Under Section 1404(a), a district court may transfer an action to any other district in which the action might have been brought if the transfer would be in the interest of justice and serve the convenience of parties and witnesses. "In considering whether a transfer would be for the convenience of the parties and witnesses and in the interest of justice, `[t]he plaintiff's choice of forum is entitled to substantial weight and will not be disturbed lightly.'" Schechter v. Tauck Tours, Inc., 17 F. Supp.2d 255, 260 (S.D.N.Y. 1998) (quoting Thunder Island, Inc. v. A.G. Sport, Inc., No. 97 Civ. 4136(LAK), 1997 WL 599414, at *1 (S.D.N.Y. Sept.26, 1997)). Where, however, the plaintiff is an alien or a stranger with no connection to the forum, the degree of deference accorded its choice is diminished. See Guidi v. Inter-Continental Hotels Corp., 224 F.3d 142, 145 (2d Cir. 2000); Capital Currency Exchange, N.V. v. Nat. Westminsterbank, PLC, 155 F.3d 603, 609 (2d Cir. 1998), cert. denied, 526 U.S. 1067 (1999);Murray v. British Broadcasting Corp., 81 F.3d 287, 289 (2d Cir. 1996); Revson v. Claire's Stores, Inc., 120 F. Supp.2d 322, 327 (S.D.N.Y. 2000). Whatever the degree of deference, however, considerations pertinent to assessing the balance of convenience "include (1) the convenience to the parties, (2) the convenience to the witnesses, (3) the relative ease of access to sources of proof, (4) the availability of process to compel the attendance of unwilling witnesses, (5) the cost of obtaining willing witnesses, (6) the practical problems indicating where the case can be tried more expeditiously and inexpensively, and (7) the interests of justice." Schechter, 17 F. Supp.2d at 260 (citing Karriem v. Amer. Kennel Club, 949 F. Supp. 220, 221 (S.D.N.Y.1996)).

The parties tacitly acknowledge that this action might have been brought in the Northern District of Illinois, which is hardly surprising in view of the fact that Nippon is an Illinois corporation and thus subject to personal jurisdiction and venue there. Preliminarily, however, the Court must address the significance of the forum selection clause upon which plaintiff relies in this Page 3 case.

Clauses such as this certainly are a factor on Section 1404(a) motions. But the Supreme Court has made clear that they "should receive neither dispositive consideration . . . nor no consideration . . ., but rather the consideration for which Congress provided in § 1404(a)." Stewart Organization, Inc. v. Ricoh Corp., 487 U.S. 22, 31 (1988). In other words, the parties' agreement that New York is the appropriate forum is pertinent but not controlling.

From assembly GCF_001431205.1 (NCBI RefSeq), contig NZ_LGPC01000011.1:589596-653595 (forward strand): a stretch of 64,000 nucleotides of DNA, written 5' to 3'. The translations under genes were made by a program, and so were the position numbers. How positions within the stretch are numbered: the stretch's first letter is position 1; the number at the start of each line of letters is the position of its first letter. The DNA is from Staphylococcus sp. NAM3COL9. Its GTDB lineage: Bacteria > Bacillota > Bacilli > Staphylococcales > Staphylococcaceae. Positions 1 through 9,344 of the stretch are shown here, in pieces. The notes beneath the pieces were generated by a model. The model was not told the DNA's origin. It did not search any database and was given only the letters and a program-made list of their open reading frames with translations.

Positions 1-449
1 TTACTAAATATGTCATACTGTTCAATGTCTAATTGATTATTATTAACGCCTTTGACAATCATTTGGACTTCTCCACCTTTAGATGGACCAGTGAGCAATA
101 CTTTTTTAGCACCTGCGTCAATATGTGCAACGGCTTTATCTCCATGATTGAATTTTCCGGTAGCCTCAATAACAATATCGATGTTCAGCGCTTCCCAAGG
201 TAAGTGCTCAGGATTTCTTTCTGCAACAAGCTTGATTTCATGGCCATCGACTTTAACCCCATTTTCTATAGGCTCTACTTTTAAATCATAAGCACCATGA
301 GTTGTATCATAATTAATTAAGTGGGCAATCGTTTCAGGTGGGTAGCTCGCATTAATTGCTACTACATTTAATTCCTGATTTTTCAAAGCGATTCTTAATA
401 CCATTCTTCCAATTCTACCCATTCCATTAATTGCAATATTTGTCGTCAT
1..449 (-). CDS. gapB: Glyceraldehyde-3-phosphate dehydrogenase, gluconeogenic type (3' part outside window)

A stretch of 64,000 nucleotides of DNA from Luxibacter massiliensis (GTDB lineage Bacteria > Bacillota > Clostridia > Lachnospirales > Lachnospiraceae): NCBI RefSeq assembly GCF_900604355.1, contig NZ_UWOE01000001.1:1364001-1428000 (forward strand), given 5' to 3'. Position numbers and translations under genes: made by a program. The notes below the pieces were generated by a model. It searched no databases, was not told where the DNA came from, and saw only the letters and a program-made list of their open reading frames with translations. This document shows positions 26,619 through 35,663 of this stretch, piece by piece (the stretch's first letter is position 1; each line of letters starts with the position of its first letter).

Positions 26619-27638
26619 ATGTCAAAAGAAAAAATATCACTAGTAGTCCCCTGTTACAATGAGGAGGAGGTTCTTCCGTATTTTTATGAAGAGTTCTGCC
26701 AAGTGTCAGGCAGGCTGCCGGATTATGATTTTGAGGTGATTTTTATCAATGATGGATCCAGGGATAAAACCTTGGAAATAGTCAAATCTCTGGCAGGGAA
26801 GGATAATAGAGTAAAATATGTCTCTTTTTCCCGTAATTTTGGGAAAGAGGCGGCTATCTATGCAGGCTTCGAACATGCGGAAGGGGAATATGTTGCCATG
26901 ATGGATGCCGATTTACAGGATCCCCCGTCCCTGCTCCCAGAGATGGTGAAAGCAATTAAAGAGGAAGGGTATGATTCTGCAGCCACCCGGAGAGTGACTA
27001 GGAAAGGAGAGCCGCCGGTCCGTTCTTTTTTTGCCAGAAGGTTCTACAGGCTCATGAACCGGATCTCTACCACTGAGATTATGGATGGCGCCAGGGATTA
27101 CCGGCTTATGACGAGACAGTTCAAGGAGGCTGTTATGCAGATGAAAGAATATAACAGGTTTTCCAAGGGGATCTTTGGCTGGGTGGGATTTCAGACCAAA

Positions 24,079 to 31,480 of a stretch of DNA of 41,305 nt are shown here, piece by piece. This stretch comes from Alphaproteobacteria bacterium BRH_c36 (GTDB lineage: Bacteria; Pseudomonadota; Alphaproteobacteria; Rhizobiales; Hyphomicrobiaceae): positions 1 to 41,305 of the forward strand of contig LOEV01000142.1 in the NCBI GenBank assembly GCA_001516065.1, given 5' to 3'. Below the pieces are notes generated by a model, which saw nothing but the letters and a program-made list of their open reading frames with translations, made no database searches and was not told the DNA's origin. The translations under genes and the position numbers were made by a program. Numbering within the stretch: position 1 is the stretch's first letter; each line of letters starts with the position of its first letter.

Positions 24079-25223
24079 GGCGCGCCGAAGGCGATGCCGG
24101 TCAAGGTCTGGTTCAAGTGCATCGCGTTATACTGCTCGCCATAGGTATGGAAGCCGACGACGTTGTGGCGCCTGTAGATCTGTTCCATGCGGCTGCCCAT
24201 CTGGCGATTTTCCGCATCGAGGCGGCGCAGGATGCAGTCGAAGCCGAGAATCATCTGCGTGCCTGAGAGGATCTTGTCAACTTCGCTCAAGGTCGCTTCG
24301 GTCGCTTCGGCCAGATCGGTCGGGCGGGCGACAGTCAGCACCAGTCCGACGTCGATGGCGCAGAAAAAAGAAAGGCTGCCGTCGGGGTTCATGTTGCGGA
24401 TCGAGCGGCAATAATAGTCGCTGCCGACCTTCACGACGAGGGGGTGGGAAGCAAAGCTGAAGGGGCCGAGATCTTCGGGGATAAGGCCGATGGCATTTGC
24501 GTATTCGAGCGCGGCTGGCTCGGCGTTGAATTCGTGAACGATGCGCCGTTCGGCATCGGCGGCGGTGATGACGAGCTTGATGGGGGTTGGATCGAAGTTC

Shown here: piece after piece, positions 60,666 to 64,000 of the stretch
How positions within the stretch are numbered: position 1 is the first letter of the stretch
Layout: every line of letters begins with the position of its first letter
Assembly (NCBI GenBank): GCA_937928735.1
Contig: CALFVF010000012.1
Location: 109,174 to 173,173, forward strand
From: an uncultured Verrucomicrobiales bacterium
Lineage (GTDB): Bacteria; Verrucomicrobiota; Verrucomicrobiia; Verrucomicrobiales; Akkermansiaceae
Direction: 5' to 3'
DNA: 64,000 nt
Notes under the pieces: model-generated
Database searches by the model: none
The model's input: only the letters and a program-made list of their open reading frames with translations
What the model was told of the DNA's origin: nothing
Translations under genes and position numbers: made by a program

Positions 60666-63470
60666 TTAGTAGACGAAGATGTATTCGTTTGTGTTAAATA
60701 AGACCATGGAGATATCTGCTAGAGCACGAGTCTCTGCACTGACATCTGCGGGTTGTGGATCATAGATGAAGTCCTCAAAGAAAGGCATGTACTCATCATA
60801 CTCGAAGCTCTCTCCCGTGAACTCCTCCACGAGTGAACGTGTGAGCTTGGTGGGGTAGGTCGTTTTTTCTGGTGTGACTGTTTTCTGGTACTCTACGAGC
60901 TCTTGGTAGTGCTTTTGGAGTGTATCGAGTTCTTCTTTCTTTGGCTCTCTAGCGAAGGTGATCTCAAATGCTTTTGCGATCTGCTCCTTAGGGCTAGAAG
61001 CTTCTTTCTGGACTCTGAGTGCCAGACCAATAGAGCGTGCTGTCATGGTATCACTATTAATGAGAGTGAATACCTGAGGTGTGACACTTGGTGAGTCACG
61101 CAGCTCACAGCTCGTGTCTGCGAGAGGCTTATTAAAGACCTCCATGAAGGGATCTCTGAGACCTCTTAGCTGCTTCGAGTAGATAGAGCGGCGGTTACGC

Passing then to the considerations typically controlling on Section 1404(a) motions, it is readily apparent that the balance heavily favors Nippon. Cutting in Mitsui's favor is the fact that its selection of this forum is entitled to deference, despite its foreign incorporation, both because that is the forum the parties chose and because its principal U.S. claims office is here. Cutting against it, however, is the fact that all of the potential witnesses relating to liability are located in and around Chicago; none is in the New York area. Indeed, from the standpoint of evidence and convenience of proof, there is no significant case for retaining the action here. All of the factors enumerated in Schechter, to the extent they are relevant at all, favor transfer save the circumstance that litigation here arguably would be modestly more convenient to plaintiff because its claims office is here. But the overriding consideration, in the Court's view, is which forum better would serve the interests of justice by affording an easier and more accurate means of ascertaining the critical facts. In view of the overwhelming superiority of a Chicago forum from that point of view, the factors favoring plaintiff's choice of this forum readily are overcome.*fn1


For the foregoing reasons, defendant's motion is granted to the extent that this action is transferred to the Northern District of Illinois ...